“The big surprise, however, was hearing so many men say they were out of work, in part, because there were jobs they would not take.” According to Lawrence F. Katz, a professor of economics at Harvard, “They are unhappy to be out of work and eager to find new jobs. They are struggling both with the loss of income and a loss of dignity. Their mental and physical health is suffering. Yet 44 percent of men in the survey said there were jobs in their area they could get but were not willing to take.”

The Times’s reporter quoted Philippe Bourgois, an anthropologist at the University of Pennsylvania: “When the legal, entry-level economy isn’t providing a wage that allows someone a convincing and realistic option to become an adult — to go out and get married and form a household — it demoralizes them and shunts them into illegal economies . . . . It’s not a choice that has made them happy.”

“The long-run effects of this are very high,” said Professor Katz. “We could be losing the next generation of kids.”

It is no surprise that life without work is not easy. “In follow-up interviews,” according to The Times’ reporter, “about two dozen men described days spent mostly at home, chewing through dwindling resources, relying on friends, strangers and the federal government. The poll found that 30 percent had used food stamps, while 33 percent said they had taken food from a nonprofit or religious group.”

The point we have more difficulty computing is that sometimes employment can feel worse. Some jobs are available, but there are painful emotional dilemmas associated with taking them.

One dilemma, pointed out by the anthropologist, is that lower income means they cannot fulfill their obligations to support their families in those jobs. Related to that is the loss of status, the injury to pride and self-esteem associated with jobs for which they are overqualified. But even worse can be the loss of identity. One electrician commented that “Somebody asks you ‘What do you do?’ and I would say, ‘I’m an electrician.’ But now I say nothing. I’m not an electrician anymore.”

The bigger picture is that “Working, in America, is in decline.” The Times noted: “The share of prime-age men — those 25 to 54 years old — who are not working has more than tripled since the late 1960s.”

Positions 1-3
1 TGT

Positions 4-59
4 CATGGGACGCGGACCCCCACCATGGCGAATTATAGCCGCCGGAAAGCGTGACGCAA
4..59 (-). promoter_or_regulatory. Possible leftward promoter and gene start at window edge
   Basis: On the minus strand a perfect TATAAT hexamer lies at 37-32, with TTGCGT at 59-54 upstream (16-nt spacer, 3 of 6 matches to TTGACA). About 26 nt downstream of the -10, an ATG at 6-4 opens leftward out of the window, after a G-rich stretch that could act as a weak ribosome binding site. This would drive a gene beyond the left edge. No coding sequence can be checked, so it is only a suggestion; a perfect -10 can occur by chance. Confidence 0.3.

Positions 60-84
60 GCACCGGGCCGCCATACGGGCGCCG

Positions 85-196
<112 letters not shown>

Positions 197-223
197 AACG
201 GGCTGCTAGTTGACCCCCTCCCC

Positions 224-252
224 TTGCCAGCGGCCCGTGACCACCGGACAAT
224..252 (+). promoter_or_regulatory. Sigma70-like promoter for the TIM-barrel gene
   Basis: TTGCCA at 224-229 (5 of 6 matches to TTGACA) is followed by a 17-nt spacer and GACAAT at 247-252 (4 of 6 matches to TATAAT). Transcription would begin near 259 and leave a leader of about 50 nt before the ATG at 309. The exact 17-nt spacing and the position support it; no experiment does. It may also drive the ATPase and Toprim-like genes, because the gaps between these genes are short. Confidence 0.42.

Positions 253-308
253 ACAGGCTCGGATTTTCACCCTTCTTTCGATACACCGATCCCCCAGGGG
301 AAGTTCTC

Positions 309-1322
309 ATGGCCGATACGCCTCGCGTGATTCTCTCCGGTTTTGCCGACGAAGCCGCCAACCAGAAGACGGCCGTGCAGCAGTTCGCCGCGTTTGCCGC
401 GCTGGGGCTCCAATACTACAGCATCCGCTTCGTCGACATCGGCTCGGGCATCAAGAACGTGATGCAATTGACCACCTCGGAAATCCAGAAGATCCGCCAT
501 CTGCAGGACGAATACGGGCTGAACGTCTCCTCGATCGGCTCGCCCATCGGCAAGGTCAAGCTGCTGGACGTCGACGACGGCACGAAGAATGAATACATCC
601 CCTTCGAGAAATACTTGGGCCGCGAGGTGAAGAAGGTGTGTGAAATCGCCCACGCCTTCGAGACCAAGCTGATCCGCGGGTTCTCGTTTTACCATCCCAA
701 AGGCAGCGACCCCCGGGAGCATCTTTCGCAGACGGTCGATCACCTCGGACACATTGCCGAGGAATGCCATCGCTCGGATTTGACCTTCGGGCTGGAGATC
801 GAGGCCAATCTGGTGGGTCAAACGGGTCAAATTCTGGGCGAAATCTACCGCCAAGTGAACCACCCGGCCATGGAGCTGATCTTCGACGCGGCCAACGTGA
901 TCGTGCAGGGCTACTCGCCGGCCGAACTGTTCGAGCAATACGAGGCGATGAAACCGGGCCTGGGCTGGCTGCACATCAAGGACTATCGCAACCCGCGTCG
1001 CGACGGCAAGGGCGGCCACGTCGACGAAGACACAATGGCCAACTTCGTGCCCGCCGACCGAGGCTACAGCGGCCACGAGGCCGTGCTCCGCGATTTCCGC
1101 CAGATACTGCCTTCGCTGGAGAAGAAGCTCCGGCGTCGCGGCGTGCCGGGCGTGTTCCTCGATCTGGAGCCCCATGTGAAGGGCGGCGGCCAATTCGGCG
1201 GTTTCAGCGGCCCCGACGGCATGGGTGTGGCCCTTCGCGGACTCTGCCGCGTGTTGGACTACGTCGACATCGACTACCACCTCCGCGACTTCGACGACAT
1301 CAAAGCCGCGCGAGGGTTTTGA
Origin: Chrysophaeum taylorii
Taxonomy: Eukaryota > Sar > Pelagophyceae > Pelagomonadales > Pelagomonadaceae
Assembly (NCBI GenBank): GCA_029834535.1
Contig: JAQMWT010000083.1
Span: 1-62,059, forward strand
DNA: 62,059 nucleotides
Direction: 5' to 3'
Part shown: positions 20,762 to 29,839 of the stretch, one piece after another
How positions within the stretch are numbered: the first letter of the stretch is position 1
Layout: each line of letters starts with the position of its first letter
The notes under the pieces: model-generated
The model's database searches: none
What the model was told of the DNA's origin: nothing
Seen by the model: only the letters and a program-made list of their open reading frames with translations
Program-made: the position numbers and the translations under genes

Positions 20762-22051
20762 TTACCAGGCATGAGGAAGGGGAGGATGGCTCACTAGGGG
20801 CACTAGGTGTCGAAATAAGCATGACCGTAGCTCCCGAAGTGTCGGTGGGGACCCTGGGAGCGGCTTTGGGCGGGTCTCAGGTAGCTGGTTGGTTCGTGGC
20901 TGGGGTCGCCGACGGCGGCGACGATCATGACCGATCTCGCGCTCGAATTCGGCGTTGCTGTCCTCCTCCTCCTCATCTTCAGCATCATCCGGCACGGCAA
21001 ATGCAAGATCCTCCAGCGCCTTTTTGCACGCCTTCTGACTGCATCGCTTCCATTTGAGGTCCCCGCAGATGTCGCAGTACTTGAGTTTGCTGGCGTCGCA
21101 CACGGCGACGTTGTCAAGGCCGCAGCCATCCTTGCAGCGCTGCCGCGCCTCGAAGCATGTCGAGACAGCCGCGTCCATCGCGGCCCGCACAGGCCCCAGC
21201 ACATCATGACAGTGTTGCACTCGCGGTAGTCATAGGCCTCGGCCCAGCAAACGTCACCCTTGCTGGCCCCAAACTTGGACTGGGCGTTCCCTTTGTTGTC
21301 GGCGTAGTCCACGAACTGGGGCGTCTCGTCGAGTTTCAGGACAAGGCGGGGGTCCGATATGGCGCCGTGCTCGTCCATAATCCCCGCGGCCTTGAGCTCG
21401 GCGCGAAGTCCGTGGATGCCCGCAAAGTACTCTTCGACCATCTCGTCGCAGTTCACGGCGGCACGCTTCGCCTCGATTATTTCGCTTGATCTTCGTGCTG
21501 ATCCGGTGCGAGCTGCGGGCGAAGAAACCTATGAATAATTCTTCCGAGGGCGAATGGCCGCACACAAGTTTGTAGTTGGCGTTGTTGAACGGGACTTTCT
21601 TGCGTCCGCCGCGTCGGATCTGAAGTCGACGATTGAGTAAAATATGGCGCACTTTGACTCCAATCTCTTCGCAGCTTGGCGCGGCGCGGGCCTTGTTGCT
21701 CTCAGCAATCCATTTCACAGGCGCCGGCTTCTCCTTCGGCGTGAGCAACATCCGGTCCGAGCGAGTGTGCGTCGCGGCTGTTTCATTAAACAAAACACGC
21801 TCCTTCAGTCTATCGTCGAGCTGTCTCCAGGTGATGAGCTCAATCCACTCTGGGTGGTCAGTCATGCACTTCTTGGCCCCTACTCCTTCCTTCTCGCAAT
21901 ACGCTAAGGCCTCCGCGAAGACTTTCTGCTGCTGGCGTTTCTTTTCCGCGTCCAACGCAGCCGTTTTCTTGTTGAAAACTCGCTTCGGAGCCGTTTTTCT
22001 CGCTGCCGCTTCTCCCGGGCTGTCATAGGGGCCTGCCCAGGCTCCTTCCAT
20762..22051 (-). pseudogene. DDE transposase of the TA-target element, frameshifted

But the individual stories of humiliation, demoralization and disappointment are heart-breaking – and that may be one reason why the news is cast into the shade. We would rather not know.

Yet More Corruption in Banks

December 15th, 2014 | By ken in Society | No Comments »

The Broken Firewall

Several years ago, in my therapy, practice I saw a financial analyst with a major bank who agonized about the appearance of wrong-doing should he talk to a salesman about a pending stock offering. The problem was, some of the people in sales had information that could be useful to him.

But the rule was strict. There was a firewall between analysis and sales — for good reason. The part of the bank that sold financial products to its customers had a duty to be rigorous and fair to them about the value of those products, while the part of the bank that generated new offerings was committed to promoting the companies they underwrote. If the bank did not keep those two parts separate, there would be an unmistakable conflict of interest, and my analyst would run the risk of being called to task by the compliance department.

Turns out that he worried in vain. As Gretchen Morgenson pointed out in The New York Times yesterday in reporting on a fine levied on 10 firms for violations of this very principle.

“The rules are not a great mystery here,” Brad Bennett, chief of enforcement at the Financial Industry Regulatory Authority, said in an interview last week. “You cannot use the analyst to solicit investment banking business.” The reason for that is the same as it always was, notes Morgeson, adding that this “takes us back to the financial scandal of the early 2000s involving corrupt Wall Street research.
Remember that mess? Firms whose analysts were supposed to be impartial instead used their bullish stock recommendations to attract investment-banking business. The losers in the situation were investors who didn’t know that the analysts were biased and who heeded their calls to buy the shares.”

In the new case, according to Morgenson, analysts went all out to assist their banks to get the deal, one offering in an email to “crawl on broken glass” naked to get the deal. “Right now, my whole life is about posturing for the Toys R Us IPO,” he wrote in a subsequent message according to The Times.

Since crawling on broken glass is not illegal, this probably reflected the analyst’s youthful enthusiasm and desperation. More importantly, the client who put pressure on the banks making the public offering was hardly free of blame. According to The Times, “It required any firm wishing to underwrite its initial public offering to submit an investment banking pitch and company valuation that included deep involvement and support from the firm’s retailing analyst. The retailer went so far as to tell Merrill Lynch that its analyst’s view could influence what underwriting role it might receive in the deal.”

One of the company’s officials said, “Such pitches were intended to protect [the client], “from being ‘burned’ by an analyst’s decision to adopt a negative view” of the retailer after winning the investment banking business. But that’s just the point. To be true to his clients, the analyst has to be free to arrive at a “negative view.”

I’m not a lawyer, so I am not sure what rules or regulations the client’s action violated – whether they were co-conspirators or accessories – but it is hard to imagine that they were guiltless.

The stench is the sign of a corrupt system, and picking off individuals to prosecute will hardly fix that.